Fred is one of those rare boys that actually likes going to school… well, he did until now. He started getting picked on for something he has no control over… being a zombie.
Most people think of zombies as mindless creatures that roam the world searching for others to infect, in fact that couldn’t be further from the truth. All Fred wants to do is bake!
He dreams of opening his very own cake shop one day, but pastry school is extremely expensive! Then an opportunity comes along that could help his dreams become reality.
This is a charming children's chapter book. I loved it!
Fred is a fantastic character. I really liked him. He is a kind and loving boy (not sure of exact age but think around eleven or twelve). He also loves to bake and dreams of owning his own bakery one day. Unfortunately, he has to deal with school bullies.
This story is told in a memoir style through Fred's eyes and takes the reader on a journey of discovery. Fred may be a zombie, but he has the same emotions as the rest of us. He gets excited, happy, sad, angry and frustrated by most of the same situations as ordinary humans.
This book is ideal for children with short attention spans as it's only 66 pages long. This story tackles the issue of bullying and shows that it's okay to be different, and with hard work you can attain your dream (whatever it may be). There are some interesting characters introduced and I really liked Fred's friends, Ervin, James and Ben, as they stand by him even though he's different to them. They like him just the way he is. I did feel sorry for Ervin during one scene though. He had to trust Fred even though he was terrified, but it made me like him even more and wish he was my friend too. There is action and adventure, with enough excitement to keep a young reader's attention. I love baking too, so reading about the cake Fred baked made my mouth water. So much so that I ended up baking a cake for myself later. I must admit that I would have loved if the story was longer, but then it wouldn't be a chapter book. Nevertheless, I was sad to reach the end even though it ended satisfactorily.
J.S. Rumble has written an entertaining chapter book that I thoroughly enjoyed. I love her writing style, which is not particularly fast paced though easy enough for children to follow whether reading on their own, or being read to by their parents. The flow is wonderful too. This is the second book I've read by this author and I would definitely consider reading more of her books in the future.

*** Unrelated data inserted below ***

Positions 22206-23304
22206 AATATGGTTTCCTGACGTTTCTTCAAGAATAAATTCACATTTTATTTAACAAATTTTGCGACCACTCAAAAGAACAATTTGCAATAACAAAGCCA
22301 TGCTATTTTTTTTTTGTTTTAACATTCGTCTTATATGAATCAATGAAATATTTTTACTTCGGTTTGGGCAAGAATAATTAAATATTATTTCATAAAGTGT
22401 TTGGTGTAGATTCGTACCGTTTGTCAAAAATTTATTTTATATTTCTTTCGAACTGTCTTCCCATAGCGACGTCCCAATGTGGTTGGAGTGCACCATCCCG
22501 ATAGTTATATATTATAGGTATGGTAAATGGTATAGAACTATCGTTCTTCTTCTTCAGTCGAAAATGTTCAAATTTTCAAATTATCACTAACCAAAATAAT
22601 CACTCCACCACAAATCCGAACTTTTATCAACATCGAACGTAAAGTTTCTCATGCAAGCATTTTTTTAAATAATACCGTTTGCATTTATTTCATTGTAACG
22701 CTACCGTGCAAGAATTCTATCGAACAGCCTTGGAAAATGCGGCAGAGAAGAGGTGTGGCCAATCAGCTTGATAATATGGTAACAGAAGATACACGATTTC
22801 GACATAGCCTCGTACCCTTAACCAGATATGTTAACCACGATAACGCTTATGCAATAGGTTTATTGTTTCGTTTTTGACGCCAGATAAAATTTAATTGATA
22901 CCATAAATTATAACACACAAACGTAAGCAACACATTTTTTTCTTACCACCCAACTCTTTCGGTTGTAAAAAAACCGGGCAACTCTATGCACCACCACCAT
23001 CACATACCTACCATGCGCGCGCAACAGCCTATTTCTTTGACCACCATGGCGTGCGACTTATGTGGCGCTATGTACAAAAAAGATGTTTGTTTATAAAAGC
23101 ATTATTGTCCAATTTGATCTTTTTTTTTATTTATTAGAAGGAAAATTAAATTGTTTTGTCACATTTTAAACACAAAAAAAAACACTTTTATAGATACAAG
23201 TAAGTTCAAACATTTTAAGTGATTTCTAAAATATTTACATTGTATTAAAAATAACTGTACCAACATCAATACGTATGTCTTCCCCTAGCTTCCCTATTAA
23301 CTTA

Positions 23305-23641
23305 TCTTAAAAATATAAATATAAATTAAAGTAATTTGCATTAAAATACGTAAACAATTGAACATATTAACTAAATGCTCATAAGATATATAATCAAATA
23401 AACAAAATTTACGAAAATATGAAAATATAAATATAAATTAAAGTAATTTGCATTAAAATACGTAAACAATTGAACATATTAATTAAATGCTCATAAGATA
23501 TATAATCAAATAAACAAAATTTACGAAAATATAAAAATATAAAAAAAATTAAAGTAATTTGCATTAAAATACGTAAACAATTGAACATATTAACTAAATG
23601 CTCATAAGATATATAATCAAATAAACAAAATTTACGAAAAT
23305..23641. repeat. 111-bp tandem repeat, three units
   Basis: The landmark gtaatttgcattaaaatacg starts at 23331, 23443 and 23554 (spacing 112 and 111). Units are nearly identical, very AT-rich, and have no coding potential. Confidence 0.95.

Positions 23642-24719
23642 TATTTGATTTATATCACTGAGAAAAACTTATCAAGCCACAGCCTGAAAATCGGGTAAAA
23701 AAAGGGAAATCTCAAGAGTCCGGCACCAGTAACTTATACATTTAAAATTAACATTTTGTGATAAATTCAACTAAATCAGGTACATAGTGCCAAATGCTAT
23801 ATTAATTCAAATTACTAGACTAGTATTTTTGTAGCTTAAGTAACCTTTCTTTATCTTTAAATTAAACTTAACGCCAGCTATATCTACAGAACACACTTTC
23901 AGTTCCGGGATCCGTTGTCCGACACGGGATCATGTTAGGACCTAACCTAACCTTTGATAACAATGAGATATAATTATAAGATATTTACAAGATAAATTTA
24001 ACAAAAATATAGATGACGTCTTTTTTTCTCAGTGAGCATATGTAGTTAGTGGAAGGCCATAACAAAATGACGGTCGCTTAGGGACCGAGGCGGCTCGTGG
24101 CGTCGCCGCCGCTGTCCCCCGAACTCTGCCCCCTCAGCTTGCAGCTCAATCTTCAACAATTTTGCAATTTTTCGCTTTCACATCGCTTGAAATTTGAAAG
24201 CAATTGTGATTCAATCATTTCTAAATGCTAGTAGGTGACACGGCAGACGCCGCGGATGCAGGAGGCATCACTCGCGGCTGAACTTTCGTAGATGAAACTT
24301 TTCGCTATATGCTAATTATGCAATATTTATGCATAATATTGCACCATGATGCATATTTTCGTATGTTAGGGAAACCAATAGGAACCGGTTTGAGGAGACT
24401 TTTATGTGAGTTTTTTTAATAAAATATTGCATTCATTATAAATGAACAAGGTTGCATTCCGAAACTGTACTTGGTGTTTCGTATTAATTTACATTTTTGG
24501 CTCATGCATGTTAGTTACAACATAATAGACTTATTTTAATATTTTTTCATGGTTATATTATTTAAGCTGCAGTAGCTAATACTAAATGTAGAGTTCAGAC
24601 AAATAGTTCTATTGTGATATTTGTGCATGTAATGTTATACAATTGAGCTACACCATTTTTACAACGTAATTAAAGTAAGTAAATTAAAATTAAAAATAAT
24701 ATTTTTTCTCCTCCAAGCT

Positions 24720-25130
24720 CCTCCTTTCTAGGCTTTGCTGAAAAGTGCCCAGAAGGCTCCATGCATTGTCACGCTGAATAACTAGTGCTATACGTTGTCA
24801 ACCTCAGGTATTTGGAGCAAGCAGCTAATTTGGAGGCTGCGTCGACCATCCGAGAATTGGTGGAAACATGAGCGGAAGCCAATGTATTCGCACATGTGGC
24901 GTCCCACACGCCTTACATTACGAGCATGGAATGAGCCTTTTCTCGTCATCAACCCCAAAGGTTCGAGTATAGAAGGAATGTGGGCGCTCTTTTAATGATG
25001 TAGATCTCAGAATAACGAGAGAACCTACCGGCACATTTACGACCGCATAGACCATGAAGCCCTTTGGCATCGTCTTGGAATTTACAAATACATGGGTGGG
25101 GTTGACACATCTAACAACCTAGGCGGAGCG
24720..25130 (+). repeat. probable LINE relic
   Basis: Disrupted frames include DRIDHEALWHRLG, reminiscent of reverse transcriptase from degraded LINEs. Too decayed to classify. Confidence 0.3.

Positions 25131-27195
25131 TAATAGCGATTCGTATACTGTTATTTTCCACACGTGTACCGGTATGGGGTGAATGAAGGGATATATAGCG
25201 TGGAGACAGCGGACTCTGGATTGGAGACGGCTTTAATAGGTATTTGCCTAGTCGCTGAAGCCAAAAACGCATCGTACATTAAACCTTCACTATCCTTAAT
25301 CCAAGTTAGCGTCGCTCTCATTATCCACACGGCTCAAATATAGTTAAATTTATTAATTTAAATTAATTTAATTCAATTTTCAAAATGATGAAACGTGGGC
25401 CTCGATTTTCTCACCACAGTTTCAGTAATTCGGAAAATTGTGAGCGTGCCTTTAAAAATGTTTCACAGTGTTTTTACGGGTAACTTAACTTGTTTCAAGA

I highly recommend this chapter book to young children aged 5-10, and to adults looking for a chapter book to keep their little ones entertained. - Lynn Worton
This is a picture book meant for young children who are starting to learn how to read, or it is simple enough to be read to toddlers. The pictures are bright and vibrant. It is about a little boy who seems to be in a bad mood over every little thing, throwing tantrums, but his parents always respond to him in a calm manner, instead of yelling and punishing. I think this is good because if they just yelled back at him, the child would learn to solve things by yelling, instead of solving things nicely and calmly. By the end, the boy is in a happier mood.
I think this book could be good for children and parents/caregivers.
Disclaimer: I received this from Netgally in exchange for an honest review. Thank you for the chance to read this!
Both books get 5 stars
In a Dark, Dark Room and Other Scary Stories by Alvin Schwartz, Dirk Zimmer (Artwork)
This is a "I can read" book, but I feel like books should not have an age limit. This is cute and I believe kids and adults of all ages could enjoy it. I love the artwork by Dirk Zimmer.
"Have you seen the ghost of John? Long white Bones and flesh on g-o-n-e? Ooooooooh! Wouldn't it be chilly with no skin o-n?
Ghosts! Ghostly Tales From Folklore by Alvin Schwartz, Victoria Chess (Artwork)
This is also an "I can read" book, but who cares! I found it really cute and can see it being a little spooky for some children. It also has interesting artwork by Victoria Chess. There is a story in this about a ribbon that I can remember vividly from first reading it in my childhood. I could have swore that story was in the "Scary Stories to Tell In The Dark" book, but nope! I really loved 98% of these stories.
I love these stories. I much prefer the original artwork by Stephen Gammell. It is nostalgic, plus I feel like the artwork and stories belong together. The stories are not the same without the original art. That being said, there is nothing wrong with the updated art by Brett Helquist; it isn't bad, just I have no idea why they would even change the art in the first place.
If I were to run across Brett Helquist's artwork somewhere else and they were not tied to this books and my childhood nostalgia, I would really like them quite a lot. I am interested in his work and would read other books he does the artwork for. In fact, I love the art in A Series of Unfortunate Events.
Original Covers & Art
Updated Covers & Art
Comparison of their art style: Stephen verses Brett
As you can see, both are very good, but people who grew up with the original might agree with me in saying Stephen's is much more frightening and belongs with the text.